The lectin pathway of complement in pneumococcal infection

Lead Research Organisation: University of Leicester
Department Name: Infection Immunity and Inflammation


This research proposal is based on a strong body of evidence demonstrating the prominent role of an only recently discovered effector arm of the immune system, termed the lectin pathway of complement, in fighting pneumococcal infections. Using an established model of experimental Streptococcus pneumoniae airway infection, the applicants observed that their gene-targeted mouse strain with a total deficiency of the lectin activation pathway is severely compromised in fighting S. pneumoniae infection resulting in a dramatic increase in the severity of pneumococcal disease and mortality, compared to mice with an intact lectin activation pathway. The proposed research aims to define the key components and biochemical mechanisms involved in lectin pathway mediated protection from invasive pneumococcal infection within the immune defense. The availability of a unique combination of mouse strains deficient of either single or several components of the lectin pathway is essential to define the key players in anti-pneumococcal immunity using in vivo models of infection. The in vivo work is supported by an array of sophisticated biochemical analyses using recombinant proteins generated in cell lines to reconstitute and measure lectin pathway functional activity in a test tube. The work programme will also include the analysis of a molecular mechanism used by pathogenic S. pneumoniae strains to evade from the attack of its host s complement system and may explain the essential role of the lectin pathway activation route in fighting infection with these strains. The results of this work programme will have wide implications for the understanding of predispositions to human pneumococcal disease.

Technical Summary

Infections with Streptococcus pneumoniae (the pneumococcus) are the leading cause of bacterial pneumonia, otitis media, bacterial meningitis and septicaemia in children and adults worldwide. Invasive infection is associated with high mortality ranging from 5-35% depending on the site of infection, age and comorbidity. Nevertheless, a high percentage of the population carries commensal S. pneumoniae in the nasopharynx, implying that a healthy immune system is highly effective in keeping invasive infections at bay.
In light of the ever-increasing frequency of antibiotic resistance, it is paramount to understand how the breakdown of the orchestrated response of the innate and adaptive immune system leads to disease.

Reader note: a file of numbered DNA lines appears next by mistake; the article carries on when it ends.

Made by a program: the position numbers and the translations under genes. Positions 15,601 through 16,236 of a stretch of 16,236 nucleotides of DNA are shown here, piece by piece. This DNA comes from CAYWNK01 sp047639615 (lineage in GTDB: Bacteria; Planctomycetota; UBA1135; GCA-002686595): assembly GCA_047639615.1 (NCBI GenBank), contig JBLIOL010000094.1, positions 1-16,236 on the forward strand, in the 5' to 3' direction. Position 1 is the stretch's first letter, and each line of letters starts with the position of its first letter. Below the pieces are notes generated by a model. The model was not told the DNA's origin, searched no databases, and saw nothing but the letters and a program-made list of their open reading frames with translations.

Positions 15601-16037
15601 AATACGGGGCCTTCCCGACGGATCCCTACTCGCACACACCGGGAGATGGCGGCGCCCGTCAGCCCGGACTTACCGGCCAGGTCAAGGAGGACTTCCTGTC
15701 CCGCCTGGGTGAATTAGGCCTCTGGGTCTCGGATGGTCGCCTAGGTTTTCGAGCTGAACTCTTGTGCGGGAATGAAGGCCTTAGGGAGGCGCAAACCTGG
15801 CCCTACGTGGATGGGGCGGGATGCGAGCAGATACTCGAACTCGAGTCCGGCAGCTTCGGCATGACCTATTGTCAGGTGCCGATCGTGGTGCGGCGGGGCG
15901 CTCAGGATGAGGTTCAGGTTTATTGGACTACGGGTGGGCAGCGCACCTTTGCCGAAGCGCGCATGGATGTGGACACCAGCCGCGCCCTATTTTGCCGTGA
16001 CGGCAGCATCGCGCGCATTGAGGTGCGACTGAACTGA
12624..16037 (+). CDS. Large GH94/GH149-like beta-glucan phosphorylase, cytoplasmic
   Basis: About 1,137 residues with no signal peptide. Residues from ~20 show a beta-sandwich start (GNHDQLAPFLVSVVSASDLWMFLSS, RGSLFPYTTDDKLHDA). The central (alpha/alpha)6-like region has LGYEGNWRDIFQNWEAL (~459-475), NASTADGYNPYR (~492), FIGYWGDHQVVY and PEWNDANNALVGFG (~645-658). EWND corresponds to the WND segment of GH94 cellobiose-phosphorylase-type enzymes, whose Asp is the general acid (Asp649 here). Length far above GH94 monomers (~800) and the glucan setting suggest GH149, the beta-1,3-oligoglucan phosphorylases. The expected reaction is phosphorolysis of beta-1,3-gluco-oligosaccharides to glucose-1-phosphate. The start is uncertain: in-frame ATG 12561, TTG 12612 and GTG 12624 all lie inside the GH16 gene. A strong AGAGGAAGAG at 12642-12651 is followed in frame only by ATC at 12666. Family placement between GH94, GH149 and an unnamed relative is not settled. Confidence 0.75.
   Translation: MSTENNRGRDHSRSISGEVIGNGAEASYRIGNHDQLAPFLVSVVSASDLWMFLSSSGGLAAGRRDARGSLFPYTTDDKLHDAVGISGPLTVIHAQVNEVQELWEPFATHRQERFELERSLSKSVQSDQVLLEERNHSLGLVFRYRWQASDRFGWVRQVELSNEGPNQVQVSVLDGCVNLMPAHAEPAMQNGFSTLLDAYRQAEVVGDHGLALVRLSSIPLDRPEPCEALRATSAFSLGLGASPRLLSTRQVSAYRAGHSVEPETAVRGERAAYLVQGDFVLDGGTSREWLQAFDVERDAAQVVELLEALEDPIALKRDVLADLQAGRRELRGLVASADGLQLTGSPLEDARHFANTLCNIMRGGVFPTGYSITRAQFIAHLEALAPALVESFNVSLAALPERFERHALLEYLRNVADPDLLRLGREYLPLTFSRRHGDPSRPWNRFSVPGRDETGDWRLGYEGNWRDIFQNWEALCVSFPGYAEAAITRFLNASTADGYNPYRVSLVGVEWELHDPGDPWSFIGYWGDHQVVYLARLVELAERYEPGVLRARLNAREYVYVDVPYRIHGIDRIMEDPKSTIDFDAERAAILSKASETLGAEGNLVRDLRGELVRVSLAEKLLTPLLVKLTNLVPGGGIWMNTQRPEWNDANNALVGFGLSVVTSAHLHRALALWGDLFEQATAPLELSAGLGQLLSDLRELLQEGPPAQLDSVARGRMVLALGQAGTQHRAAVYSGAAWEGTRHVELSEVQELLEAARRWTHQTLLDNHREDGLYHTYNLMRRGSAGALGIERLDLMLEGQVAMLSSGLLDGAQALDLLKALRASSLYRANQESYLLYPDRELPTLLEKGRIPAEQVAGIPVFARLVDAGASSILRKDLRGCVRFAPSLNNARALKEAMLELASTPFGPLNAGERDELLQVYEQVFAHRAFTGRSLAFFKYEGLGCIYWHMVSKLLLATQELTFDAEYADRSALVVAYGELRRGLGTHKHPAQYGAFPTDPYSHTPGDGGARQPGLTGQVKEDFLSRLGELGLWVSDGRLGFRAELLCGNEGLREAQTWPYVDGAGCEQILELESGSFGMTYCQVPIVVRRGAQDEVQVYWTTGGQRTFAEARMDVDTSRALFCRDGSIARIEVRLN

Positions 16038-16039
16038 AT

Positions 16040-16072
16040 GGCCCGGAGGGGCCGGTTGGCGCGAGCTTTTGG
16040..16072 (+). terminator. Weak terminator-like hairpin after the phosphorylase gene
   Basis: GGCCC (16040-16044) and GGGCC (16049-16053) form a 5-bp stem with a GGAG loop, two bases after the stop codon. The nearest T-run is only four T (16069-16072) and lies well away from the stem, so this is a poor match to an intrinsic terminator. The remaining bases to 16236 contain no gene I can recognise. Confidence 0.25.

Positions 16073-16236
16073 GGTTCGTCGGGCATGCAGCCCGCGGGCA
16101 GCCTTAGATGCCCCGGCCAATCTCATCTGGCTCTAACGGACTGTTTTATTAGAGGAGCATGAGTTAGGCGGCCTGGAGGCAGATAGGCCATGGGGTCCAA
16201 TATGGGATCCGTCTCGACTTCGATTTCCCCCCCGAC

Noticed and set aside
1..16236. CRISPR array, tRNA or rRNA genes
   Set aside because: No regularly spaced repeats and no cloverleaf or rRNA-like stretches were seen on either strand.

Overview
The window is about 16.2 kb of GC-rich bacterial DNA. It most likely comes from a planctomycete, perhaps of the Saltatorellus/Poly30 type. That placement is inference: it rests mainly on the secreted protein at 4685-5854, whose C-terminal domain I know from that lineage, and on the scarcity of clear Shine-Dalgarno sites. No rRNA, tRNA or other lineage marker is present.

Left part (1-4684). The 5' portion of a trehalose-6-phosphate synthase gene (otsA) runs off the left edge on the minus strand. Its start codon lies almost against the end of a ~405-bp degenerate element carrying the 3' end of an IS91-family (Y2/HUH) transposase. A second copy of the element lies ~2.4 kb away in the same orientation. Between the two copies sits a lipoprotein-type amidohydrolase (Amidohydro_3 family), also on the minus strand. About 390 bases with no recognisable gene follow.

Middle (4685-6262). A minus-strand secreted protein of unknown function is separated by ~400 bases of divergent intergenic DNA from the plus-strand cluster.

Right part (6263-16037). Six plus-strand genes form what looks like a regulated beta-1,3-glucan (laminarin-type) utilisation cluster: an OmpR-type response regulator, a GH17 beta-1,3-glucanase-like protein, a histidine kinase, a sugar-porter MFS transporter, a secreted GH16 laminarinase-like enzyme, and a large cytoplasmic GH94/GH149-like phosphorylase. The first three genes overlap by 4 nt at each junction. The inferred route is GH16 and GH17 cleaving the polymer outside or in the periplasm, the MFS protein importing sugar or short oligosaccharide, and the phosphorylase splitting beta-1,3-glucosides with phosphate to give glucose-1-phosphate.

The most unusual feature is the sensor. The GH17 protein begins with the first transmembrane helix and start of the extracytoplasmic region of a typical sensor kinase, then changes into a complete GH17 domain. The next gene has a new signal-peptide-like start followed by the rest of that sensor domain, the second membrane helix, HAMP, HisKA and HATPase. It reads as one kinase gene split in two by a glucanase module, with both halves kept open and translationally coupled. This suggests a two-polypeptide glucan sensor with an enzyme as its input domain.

The complement system plays a key role in fighting S. pneumoniae infection, but the relative contributions of either of the three complement activation pathways and their crosstalk is far from being understood. The proposed work is based on a strong body of evidence showing that the most recently discovered activation pathway of complement, called the lectin activation pathway, is providing a critical degree of protection from pneumococcal infection with a dramatic increase of morbidity and mortality in gene-targeted mice with a total deficiency of lectin pathway functional activity. The severe predisposition of lectin pathway deficient animals for pneumococcal disease is explained by applicants discovery of a so far unknown function of the lectin pathway, which overcomes the ability of pathogenic strains of S. pneumoniae to protect themselves from complement attack by preventing the deposition of the activation fragment of the 4th component of complement (C4b) close to the bacterial surface. This protects bacteria from being opsonised via the classical pathway activation route as C4b is an essential component of the classical pathway C3 convertase C4b2a. The discovery of a novel lectin pathway specific C4-bypass activation route by the applicants, through which S. pneumoniae can be opsonised, is key in understanding the physiological importance of the lectin pathway in anti-pneumococcal immunity.
The proposed project aims:
(i) To determine the synergism and relative contributions of the lectin (LP) and classical (CP) pathways in pneumococcal infection;
(ii) To test the hypothesis that transient or permanent inhibition of the LP will disrupt the normal cellular and soluble inflammatory mediator response to pneumococcal infection;
(iii) To test the hypothesis that ficolin A is the recognition molecule initiating LP activation on pneumococci);
(iv) To elucidate the molecular composition and activation cascade of a novel MASP-2 dependent C4-bypass activation route of the LP.


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